In my scientific computing code I often deal with statistical models with a large set of variables (say 20 to 50) that need to be passed into jitted functions. For maintainability and readability of my code I’d like to use an object/structure that acts as a data container that allows me to just pass the container to a function instead of the separate variables.
My minimum requirements for such a container are:
- Works in nopython mode
- Using the container instead of separate variables should not significantly impede performance (for example, want to avoid issues such as Structured arrays 10 times slower than two dimensional arrays in nopython mode · Issue #1067 · numba/numba · GitHub)
- Access the elements in the container using keys, either as container.key or container[key] (slight preference for the former)
- Container should allow for heterogeneous data types that are each supported in nopython mode (e.g. strings, floats, ints, numpy arrays)
- The elements that correspond to a numerical type (float or numpy array) should be mutable, but the keys of the container itself can be fixed in advance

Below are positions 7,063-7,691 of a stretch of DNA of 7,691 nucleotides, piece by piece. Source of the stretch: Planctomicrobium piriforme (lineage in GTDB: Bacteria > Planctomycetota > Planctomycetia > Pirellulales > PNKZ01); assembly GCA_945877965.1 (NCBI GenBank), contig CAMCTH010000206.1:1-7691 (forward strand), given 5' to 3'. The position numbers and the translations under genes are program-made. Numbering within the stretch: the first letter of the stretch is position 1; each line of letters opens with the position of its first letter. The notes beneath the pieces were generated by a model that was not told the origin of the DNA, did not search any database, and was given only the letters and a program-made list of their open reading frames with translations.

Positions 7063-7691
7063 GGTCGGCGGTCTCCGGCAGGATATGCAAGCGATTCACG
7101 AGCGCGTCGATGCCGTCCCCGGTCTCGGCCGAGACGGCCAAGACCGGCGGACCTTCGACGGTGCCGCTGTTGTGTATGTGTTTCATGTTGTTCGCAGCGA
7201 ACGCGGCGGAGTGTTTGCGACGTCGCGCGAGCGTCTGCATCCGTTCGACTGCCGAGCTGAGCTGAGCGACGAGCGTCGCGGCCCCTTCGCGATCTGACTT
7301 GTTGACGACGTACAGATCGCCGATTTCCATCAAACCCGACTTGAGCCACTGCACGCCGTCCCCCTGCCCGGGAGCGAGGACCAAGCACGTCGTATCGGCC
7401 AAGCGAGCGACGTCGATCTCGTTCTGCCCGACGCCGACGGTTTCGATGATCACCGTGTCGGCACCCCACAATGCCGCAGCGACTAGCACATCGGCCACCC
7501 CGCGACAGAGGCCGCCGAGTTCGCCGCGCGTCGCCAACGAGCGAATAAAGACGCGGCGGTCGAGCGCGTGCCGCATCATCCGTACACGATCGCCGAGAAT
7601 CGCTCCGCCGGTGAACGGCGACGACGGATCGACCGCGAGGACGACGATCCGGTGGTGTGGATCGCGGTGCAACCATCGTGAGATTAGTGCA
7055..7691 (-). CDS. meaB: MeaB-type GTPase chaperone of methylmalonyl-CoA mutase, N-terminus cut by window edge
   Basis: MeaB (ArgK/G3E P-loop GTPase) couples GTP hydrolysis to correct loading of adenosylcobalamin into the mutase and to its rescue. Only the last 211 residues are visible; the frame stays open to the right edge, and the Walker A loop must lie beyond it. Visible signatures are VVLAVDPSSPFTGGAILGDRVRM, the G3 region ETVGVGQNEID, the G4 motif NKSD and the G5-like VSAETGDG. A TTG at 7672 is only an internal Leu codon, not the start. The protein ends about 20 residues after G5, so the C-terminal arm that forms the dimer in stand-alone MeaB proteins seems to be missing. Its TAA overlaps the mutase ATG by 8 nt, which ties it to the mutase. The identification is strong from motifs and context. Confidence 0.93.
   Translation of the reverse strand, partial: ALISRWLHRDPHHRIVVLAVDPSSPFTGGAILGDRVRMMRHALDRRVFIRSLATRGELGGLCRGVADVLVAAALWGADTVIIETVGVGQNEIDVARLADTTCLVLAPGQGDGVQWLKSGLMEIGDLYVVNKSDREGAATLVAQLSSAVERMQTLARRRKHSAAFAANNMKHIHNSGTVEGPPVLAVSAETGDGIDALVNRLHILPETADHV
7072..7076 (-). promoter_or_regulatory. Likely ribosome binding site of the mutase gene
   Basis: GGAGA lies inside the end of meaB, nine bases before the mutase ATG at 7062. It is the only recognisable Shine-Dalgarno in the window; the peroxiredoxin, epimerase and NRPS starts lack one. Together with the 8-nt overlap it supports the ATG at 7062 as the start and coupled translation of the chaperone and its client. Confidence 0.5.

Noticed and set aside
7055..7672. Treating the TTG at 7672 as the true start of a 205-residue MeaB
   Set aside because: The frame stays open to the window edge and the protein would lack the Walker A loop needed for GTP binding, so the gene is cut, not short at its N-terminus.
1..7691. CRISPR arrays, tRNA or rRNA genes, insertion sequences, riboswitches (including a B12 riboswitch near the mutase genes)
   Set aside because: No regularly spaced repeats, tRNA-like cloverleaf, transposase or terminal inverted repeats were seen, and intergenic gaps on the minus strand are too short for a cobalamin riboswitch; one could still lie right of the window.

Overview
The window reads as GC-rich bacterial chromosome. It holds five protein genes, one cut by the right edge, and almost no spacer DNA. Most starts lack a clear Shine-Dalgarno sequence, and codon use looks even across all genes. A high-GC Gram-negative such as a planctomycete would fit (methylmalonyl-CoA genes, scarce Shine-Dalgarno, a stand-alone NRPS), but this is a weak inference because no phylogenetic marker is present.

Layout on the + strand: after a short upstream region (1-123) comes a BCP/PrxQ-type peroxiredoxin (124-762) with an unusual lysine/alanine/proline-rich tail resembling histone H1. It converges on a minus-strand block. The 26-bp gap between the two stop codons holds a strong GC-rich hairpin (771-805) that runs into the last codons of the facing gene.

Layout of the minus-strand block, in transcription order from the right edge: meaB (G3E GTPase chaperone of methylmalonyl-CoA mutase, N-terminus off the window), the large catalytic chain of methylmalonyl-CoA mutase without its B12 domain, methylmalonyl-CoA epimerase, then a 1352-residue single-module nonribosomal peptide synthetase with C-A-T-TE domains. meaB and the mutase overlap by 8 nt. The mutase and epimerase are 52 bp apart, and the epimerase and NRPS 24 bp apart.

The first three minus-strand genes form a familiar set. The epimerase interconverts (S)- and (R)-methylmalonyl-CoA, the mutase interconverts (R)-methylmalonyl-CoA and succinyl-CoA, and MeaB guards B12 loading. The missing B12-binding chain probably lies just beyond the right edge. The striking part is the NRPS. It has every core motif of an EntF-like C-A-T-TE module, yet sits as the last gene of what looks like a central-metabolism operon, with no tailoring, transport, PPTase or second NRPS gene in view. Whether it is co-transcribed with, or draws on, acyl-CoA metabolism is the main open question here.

And the nice-to-haves:
- Container should ideally be relatively stable (no experimental feature of Numba)
- Container should ideally not be Numba-specific (so should work in vanilla Python code)
- Container should be pickable/unpickable
So far the namedtuple checks virtually all of these boxes, except for mutable elements. As most of the elements that I want to change in my container are numpy arrays (of fixed dimension), this is often still not a real problem as I can replace the values of these numpy arrays in-place. To replace scalar float elements I need to jump through some more hoops but it is possible:
- I can call the namedtuple’s _replace method, but that returns a new instance of the named tuple (not optimal inside a loop) and the _replace method does not work within jitted code, which is a no go.
- I can replace the scalar float element with a 0d numpy array that I can access and update as container.scalar = np.array(0.0), container.scalar[()] = 3.14. However, this does feel like a bit of a hack.
My question is, is there a “better” alternative that checks all the boxes?
I am aware of jitclass and Typed Dict but both are still experimental, correct? In the past I also have experimented with the numpy structured arrays/record array, but wonder if Structured arrays 10 times slower than two dimensional arrays in nopython mode · Issue #1067 · numba/numba · GitHub is still an issue. If there are other pros and cons, or alternatives, for any of these containers then I would be interested to learn about those as well.